N2 - We determined the effect of breathing 9% CO2/10% O2/81% N2 (asphyxia) on cardiac output distribution (microspheres) in 4-5 day old unanesthetized, chronically instrumented piglets prior to and following intravenous indomethacin administration. Thirty minutes of asphyxia caused PaCO2 to increase from 35 ± 2 mmHg to 66 ± 2 mmHg, PaO2 to decrease form 73 ± 4 mmHg to 41 ± 1 mmHg, and pH to decrease from 7.52 ± 0.05 to 7.21 ± 0.07. Arterial pressure was increased slightly but cardiac output was not changed significantly. Asphyxia caused blood flow to the brain, diaphragm, liver, heart, and adrenal glands to increase while causing decreases in blood flow to the skin, small intestine, and colon. Blood flows to the stomach and kidneys tended to decrease, but the changes were not significant. Treatment with indomethacin during asphyxia did not alter arterial pressure or cardiac output but decreased cerebral blood flow to the preasphyxiated level and decreased adrenal blood flow about 20%. Indomethacin did not alter blood flow to any other systemic organ. At this time the piglet was allowed to breathe air for 2.5 hr undisturbed. Two and a half hours after indomethacin administration, blood flows to all organs returned to the preasphyxia control levels with the exception of cerebral blood flow which was reduced (93 ± 13 to 65 ± 5 ml/100 g·min. Three hours after indomethacin administration, the cerebral hyperemia caused by asphyxia was less (134 ± 17b ml/100 g·min) than prior to indomethacin (221 ± 15 ml/100 g·min. Indomethacin did not alter the asphyxia-induced changes to any other systemic organ. We conclude that in newborn pigs, systemic treatment with indomethacin decreases cerebral blood flow and cerebral hyperemia in response to asphyxia, without affecting blood flow to any other systemic organ.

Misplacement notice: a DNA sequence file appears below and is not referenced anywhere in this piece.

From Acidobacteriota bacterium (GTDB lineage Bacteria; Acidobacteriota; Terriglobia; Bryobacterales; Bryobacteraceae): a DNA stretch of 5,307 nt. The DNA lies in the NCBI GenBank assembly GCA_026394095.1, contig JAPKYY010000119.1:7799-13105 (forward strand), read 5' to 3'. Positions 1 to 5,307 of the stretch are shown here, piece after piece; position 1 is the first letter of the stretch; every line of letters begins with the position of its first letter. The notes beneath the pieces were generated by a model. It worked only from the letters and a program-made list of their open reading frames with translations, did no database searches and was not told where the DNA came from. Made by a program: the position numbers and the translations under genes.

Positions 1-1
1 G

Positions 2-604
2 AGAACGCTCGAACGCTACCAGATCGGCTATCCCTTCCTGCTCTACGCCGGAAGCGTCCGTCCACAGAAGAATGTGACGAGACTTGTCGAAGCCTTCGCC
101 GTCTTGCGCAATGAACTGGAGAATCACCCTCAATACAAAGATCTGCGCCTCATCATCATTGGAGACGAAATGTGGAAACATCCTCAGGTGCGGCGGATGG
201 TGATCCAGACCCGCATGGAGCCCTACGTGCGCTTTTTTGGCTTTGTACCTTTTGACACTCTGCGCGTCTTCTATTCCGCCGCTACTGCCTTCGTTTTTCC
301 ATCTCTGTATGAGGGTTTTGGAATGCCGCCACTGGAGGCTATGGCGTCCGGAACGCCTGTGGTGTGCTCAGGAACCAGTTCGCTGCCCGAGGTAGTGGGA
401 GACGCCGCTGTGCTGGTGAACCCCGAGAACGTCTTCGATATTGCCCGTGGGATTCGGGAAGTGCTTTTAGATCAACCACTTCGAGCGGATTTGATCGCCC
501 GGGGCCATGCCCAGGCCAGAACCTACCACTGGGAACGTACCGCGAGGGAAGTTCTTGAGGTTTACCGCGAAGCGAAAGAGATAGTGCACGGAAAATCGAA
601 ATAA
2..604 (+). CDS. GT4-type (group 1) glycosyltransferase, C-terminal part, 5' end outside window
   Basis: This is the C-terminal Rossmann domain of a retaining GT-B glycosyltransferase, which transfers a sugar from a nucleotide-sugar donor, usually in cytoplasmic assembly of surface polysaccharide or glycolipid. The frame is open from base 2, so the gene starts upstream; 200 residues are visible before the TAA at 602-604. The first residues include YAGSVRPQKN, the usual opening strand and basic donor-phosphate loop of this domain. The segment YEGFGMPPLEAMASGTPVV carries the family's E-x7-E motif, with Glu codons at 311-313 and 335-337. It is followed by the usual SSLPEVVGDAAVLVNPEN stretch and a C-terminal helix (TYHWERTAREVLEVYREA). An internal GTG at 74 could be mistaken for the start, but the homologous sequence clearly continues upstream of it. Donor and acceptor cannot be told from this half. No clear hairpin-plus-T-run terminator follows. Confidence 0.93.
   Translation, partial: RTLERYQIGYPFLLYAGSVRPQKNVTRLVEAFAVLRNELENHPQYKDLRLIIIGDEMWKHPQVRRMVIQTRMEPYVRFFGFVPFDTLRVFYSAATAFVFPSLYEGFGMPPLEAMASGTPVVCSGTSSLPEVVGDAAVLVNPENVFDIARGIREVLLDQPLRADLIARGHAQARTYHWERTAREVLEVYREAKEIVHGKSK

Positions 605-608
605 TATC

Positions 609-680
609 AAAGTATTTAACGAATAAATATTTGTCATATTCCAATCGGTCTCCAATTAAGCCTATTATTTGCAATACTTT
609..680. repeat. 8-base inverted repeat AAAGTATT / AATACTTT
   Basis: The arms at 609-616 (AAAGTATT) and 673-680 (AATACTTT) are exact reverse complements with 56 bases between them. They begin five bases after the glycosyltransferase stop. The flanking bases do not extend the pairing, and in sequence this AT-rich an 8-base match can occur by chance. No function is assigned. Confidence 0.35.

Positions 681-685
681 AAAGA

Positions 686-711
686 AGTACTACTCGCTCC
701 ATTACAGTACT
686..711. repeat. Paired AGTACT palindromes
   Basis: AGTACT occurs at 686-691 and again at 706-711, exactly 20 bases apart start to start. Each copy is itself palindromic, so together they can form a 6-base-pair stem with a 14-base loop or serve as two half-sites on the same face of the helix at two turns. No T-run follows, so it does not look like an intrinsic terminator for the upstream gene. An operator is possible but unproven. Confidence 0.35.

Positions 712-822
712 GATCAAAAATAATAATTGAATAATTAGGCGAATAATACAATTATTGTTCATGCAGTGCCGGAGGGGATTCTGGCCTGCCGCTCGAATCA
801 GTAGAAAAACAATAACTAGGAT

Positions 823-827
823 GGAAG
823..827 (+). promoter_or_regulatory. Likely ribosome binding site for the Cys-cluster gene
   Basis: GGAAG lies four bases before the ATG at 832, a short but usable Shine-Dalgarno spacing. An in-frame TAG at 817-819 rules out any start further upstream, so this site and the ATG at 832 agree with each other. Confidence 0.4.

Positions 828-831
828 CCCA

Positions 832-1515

AB - We determined the effect of breathing 9% CO2/10% O2/81% N2 (asphyxia) on cardiac output distribution (microspheres) in 4-5 day old unanesthetized, chronically instrumented piglets prior to and following intravenous indomethacin administration. Thirty minutes of asphyxia caused PaCO2 to increase from 35 ± 2 mmHg to 66 ± 2 mmHg, PaO2 to decrease form 73 ± 4 mmHg to 41 ± 1 mmHg, and pH to decrease from 7.52 ± 0.05 to 7.21 ± 0.07. Arterial pressure was increased slightly but cardiac output was not changed significantly. Asphyxia caused blood flow to the brain, diaphragm, liver, heart, and adrenal glands to increase while causing decreases in blood flow to the skin, small intestine, and colon. Blood flows to the stomach and kidneys tended to decrease, but the changes were not significant. Treatment with indomethacin during asphyxia did not alter arterial pressure or cardiac output but decreased cerebral blood flow to the preasphyxiated level and decreased adrenal blood flow about 20%. Indomethacin did not alter blood flow to any other systemic organ. At this time the piglet was allowed to breathe air for 2.5 hr undisturbed. Two and a half hours after indomethacin administration, blood flows to all organs returned to the preasphyxia control levels with the exception of cerebral blood flow which was reduced (93 ± 13 to 65 ± 5 ml/100 g·min. Three hours after indomethacin administration, the cerebral hyperemia caused by asphyxia was less (134 ± 17b ml/100 g·min) than prior to indomethacin (221 ± 15 ml/100 g·min. Indomethacin did not alter the asphyxia-induced changes to any other systemic organ. We conclude that in newborn pigs, systemic treatment with indomethacin decreases cerebral blood flow and cerebral hyperemia in response to asphyxia, without affecting blood flow to any other systemic organ.

UR - http://www.scopus.com/inward/record.url?scp=0022640402&partnerID=8YFLogxK

UR - http://www.scopus.com/inward/citedby.url?scp=0022640402&partnerID=8YFLogxK

U2 - 10.1016/0090-6980(86)90045-6

DO - 10.1016/0090-6980(86)90045-6

M3 - Article

VL - 31

SP - 183

EP - 190

JO - Prostaglandins

JF - Prostaglandins

SN - 0090-6980

IS - 2

ER -